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At a well-known investment firm in New York City, something strange is happening: Mobile app performance issues and privacy concerns have sparked a Bring Your Own Device (BYOD) revolt, and now many employees are asking for their corporate BlackBerry back.
BlackBerry has recruited a new chief operating officer, Marty Beard, recently CEO of cloud customer service company LiveOps and before that an executive at Sybase.
BlackBerry has given details on a new square smartphone called the Passport.
The [BlackBerry] Passport, the company's upcoming square -- yes, square phone -- is "like the IMAX of productivity," according to the company.
An earnings miss by Oracle is usually enough to send tech market forecasters back to their spreadsheets with furrowed brows. But despite the enterprise software giant's weaker-than-expected financials, there was enough good news on the tech sales front this week to keep expectations for IT on the optimistic side.
BlackBerry managed to turn the tide toward a small profit during its fiscal first quarter, but revenue and phone sales continued to drop.
The BlackBerry 10 OS will soon have Amazon's Android app store built-in, in a bid to increase the number of apps available on the smartphone and allow BlackBerry to focus on enterprise software as it tries to stay afloat.
Blackberry released an infotainment system interface for digital instrument clusters and a platform for vehicle active and passive safety features.
Features about Blackberry
Michael Keithley has more than two decades of experience as a CIO. However, the IT veteran says he's seeing more change now than ever before. CIO.com's Tom Kaneshige sat down with Keithley to talk about the challenges he and his colleagues face, the need to speak the same language as the business side and the reality of what lies ahead for CIOs who refuse to change their approach.
New channel recruit at EMC, Leo Lynch, joined the vendor three months ago after a long tenure with HP. He talked to MATTHEW SAINSBURY about opportunities in storage, social responsibilities in enterprise and BlackBerry devices.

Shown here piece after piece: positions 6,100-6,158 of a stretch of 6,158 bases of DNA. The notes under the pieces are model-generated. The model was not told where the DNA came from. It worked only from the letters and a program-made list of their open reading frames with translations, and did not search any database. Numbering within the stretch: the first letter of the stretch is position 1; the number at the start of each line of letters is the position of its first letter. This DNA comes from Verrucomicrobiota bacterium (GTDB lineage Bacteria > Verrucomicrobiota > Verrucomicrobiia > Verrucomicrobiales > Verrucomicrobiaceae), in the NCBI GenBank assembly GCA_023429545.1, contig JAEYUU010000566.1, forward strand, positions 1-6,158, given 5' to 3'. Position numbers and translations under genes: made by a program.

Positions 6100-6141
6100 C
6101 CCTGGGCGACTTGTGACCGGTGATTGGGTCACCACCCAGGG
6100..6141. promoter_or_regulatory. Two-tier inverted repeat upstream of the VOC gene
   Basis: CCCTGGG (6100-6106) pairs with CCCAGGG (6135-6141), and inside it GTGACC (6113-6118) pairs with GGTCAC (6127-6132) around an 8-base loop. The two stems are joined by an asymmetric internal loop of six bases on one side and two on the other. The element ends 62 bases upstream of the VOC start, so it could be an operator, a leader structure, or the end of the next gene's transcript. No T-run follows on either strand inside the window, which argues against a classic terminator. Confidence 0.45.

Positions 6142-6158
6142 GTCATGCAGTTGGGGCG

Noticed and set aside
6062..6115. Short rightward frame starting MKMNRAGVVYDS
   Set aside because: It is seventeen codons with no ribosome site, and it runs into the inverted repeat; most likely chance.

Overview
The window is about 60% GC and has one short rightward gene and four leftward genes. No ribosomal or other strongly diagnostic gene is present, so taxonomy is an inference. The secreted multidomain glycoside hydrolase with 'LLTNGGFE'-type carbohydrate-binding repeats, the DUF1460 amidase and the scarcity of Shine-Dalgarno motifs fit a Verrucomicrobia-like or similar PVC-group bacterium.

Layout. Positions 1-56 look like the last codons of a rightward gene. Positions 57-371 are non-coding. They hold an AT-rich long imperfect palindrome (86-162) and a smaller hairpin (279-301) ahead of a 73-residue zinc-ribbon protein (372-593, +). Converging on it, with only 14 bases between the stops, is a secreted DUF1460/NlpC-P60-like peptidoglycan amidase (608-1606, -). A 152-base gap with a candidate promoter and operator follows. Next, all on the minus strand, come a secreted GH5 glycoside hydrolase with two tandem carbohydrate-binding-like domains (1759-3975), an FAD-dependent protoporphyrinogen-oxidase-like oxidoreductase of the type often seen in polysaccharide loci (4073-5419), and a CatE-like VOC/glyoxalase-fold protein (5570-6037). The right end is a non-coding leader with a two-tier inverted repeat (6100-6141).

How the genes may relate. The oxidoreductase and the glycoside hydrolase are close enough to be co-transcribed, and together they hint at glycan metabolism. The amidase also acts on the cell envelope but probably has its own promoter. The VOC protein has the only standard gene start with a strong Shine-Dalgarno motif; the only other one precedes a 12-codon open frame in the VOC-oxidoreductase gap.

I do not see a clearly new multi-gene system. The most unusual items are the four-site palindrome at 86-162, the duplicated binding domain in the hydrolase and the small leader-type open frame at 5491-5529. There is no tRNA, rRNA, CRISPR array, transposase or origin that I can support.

The new Apple-IBM partnership seems sure to help Apple sell more iPads to businesses, but it may also be setting off alarm bells at mobile device management companies large and small.
After encountering problems last year selling its newest smartphones, BlackBerry has shifted to a stronger focus on the enterprise, especially through distribution of its BlackBerry Enterprise Service 10 mobility management client software.
Nokia's three new Android smartphones -- the X, X+ and XL -- could prove to be the biggest lesson for the smartphone industry at the 2014 Mobile World Congress.
Politics collided with the world of technology this year as stories about U.S. government spying stirred angst both among the country's citizens and foreign governments, and the flawed HeathCare.gov site got American health-care reform off to a rocky start. Meanwhile, the post-PC era put aging tech giants under pressure to reinvent themselves. Here in no particular order are IDG News Service's picks for the top 10 tech stories of the year.
Apple's App Store, Google's Play store and other app stores are packed with apps that can compromise your security and privacy without you ever knowing anything bad happened. What's a mobile app user to do?
Few tools of modern technology have become as prevalent as the cell phone, which allows you to be in touch from almost anywhere, almost all the time. And you can do more than just talk: Today's phones let you send and receive email and text messages, surf the Web, and play music and videos. Sifting through the sea of service plans and handsets can be difficult, but we'll walk you through what you need to know to get the phone and the service plan that are right for you.
The new BlackBerry Z30 offers a bright 5-in. display, exceptionally long battery life and improved software. But can the company stick around long enough to make it matter?
BlackBerry's fall means CIOs must quickly develop a new mobile strategy. The big three of enterprise mobility are familiar names -- Apple, Samsung and Microsoft. Who will win out?
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